Ray Carlsen, long-time Commodore repair technician, is now selling Computer Saver (an improved version of his original Computer Saver, the schematic of which had been on his website for years).

This shows a small run of the Computer Saver I designed. It is made to be installed between any C64 and its power supply. The two LED’s on the Saver case are indicators of the PS status. The LED on the left monitors the 9VAC from the supply and it should be on all the time the PS is plugged in to AC power, whether the computer is on or off. The other LED (marked “failsafe”) is normally off. It only comes on if the PS fails due to a shorted internal regulator. That fault is what damages chips in the computer, most often the RAM. Since there is already an LED on the computer case which monitors the regulated +5VDC, one on the Saver was considered unnecessary.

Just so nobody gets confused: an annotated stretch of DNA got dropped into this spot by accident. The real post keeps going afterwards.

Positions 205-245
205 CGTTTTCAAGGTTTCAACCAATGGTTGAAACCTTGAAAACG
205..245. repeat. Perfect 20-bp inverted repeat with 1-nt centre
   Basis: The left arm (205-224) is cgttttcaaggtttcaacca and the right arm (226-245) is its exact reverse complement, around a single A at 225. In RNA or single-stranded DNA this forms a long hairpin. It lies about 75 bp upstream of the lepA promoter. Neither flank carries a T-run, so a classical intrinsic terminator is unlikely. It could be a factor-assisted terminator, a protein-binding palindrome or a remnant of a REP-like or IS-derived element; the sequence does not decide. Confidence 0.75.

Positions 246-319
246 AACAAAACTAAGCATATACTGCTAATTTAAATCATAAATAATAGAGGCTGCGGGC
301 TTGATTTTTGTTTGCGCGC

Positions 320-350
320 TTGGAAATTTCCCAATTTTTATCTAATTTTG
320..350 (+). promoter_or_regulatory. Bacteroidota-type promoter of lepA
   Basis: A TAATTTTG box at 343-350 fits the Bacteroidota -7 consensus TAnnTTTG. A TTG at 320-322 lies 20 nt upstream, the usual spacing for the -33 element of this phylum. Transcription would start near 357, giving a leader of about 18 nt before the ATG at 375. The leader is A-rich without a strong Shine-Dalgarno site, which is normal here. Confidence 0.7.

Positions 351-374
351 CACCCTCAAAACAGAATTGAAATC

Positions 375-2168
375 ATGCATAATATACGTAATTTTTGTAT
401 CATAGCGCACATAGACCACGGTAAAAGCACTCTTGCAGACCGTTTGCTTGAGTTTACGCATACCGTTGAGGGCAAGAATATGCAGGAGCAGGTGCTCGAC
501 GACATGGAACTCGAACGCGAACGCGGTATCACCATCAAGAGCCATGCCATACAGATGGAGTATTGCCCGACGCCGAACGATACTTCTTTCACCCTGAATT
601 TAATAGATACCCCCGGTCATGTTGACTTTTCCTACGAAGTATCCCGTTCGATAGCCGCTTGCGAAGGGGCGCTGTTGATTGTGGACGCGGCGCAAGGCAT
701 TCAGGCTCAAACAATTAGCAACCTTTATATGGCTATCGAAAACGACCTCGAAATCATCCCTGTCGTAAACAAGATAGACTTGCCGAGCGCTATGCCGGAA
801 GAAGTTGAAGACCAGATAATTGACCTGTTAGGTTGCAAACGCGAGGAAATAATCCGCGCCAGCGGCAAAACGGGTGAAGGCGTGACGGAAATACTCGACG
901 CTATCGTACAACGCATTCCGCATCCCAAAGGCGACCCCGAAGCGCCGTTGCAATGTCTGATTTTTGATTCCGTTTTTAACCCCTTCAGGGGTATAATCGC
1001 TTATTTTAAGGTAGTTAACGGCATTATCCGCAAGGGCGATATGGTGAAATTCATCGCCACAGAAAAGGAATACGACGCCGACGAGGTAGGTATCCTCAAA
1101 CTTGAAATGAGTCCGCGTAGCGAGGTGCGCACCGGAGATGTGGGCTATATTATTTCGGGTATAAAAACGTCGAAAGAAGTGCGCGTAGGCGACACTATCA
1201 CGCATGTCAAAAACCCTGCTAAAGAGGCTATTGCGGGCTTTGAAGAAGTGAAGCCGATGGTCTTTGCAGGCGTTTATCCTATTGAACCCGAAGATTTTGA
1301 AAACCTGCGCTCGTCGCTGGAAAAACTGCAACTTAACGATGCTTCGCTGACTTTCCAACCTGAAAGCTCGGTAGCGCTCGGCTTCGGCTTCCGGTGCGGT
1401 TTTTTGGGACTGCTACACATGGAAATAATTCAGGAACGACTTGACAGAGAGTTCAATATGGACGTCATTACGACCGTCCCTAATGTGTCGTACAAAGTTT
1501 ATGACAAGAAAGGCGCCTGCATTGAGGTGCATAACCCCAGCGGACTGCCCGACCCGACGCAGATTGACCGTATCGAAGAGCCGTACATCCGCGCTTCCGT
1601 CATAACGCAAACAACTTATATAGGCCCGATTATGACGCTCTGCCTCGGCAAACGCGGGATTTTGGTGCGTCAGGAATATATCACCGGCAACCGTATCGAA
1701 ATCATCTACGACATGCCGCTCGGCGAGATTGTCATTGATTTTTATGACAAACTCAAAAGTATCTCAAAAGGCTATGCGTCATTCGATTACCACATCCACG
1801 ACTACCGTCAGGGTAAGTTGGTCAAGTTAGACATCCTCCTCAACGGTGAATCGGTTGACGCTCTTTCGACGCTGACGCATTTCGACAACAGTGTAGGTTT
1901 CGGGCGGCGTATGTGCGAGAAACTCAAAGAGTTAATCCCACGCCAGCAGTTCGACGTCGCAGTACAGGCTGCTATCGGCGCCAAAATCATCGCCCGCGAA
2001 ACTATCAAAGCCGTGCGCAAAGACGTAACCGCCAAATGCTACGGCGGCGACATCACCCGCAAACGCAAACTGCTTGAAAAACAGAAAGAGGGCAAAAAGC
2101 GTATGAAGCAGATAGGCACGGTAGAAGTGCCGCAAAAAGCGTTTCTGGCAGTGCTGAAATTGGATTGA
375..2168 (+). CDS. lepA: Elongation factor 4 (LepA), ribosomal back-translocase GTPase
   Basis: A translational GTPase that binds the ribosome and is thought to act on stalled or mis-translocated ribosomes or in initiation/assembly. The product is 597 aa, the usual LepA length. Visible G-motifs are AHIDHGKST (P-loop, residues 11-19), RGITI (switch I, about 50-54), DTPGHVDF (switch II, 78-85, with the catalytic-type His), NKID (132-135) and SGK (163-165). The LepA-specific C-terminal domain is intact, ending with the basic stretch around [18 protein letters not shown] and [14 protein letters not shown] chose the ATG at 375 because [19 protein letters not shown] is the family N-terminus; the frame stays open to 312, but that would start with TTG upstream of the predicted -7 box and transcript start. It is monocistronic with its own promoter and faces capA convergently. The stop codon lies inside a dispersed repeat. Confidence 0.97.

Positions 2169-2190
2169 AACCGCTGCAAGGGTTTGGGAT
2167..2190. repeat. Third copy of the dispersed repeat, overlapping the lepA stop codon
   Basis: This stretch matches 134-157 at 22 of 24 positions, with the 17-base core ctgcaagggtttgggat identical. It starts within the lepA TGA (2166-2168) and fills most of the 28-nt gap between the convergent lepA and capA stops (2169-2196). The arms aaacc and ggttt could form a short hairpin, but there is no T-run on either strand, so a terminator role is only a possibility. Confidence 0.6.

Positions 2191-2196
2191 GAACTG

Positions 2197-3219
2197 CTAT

Like the original, Ray’s new Computer Saver functions as a voltage limiter when plugged in-line between the C64 and the C64 power supply.

The cost of the Saver is $50.00 USD. That price could be reduced somewhat with a larger production run, but unless there is greater interest in this device, I’m not ready to tool up for that. More than half that amount was spent for parts, including shipping. Any time something is hand-made and parts are individually purchased, the price of the end product will be higher than people expect. The construction of a stand-alone device is normally higher than the same circuit built into a computer such as the C64. That’s due to the added expense of a case, cable wire and connectors as well as the added time it takes to assemble the device. There are few shortcuts, so the price is firm.

Because the protectors LED’s are on its case, Ray decided to make the cable between it and the computer rather short, about one foot long, so those LED’s can be monitored. If desired, that cable can be made longer so the protector is off the desktop. However, very long cables will reduce the voltage at the computer since it draws nearly one Amp in normal operation. The short cable seemed like the best arrangement.

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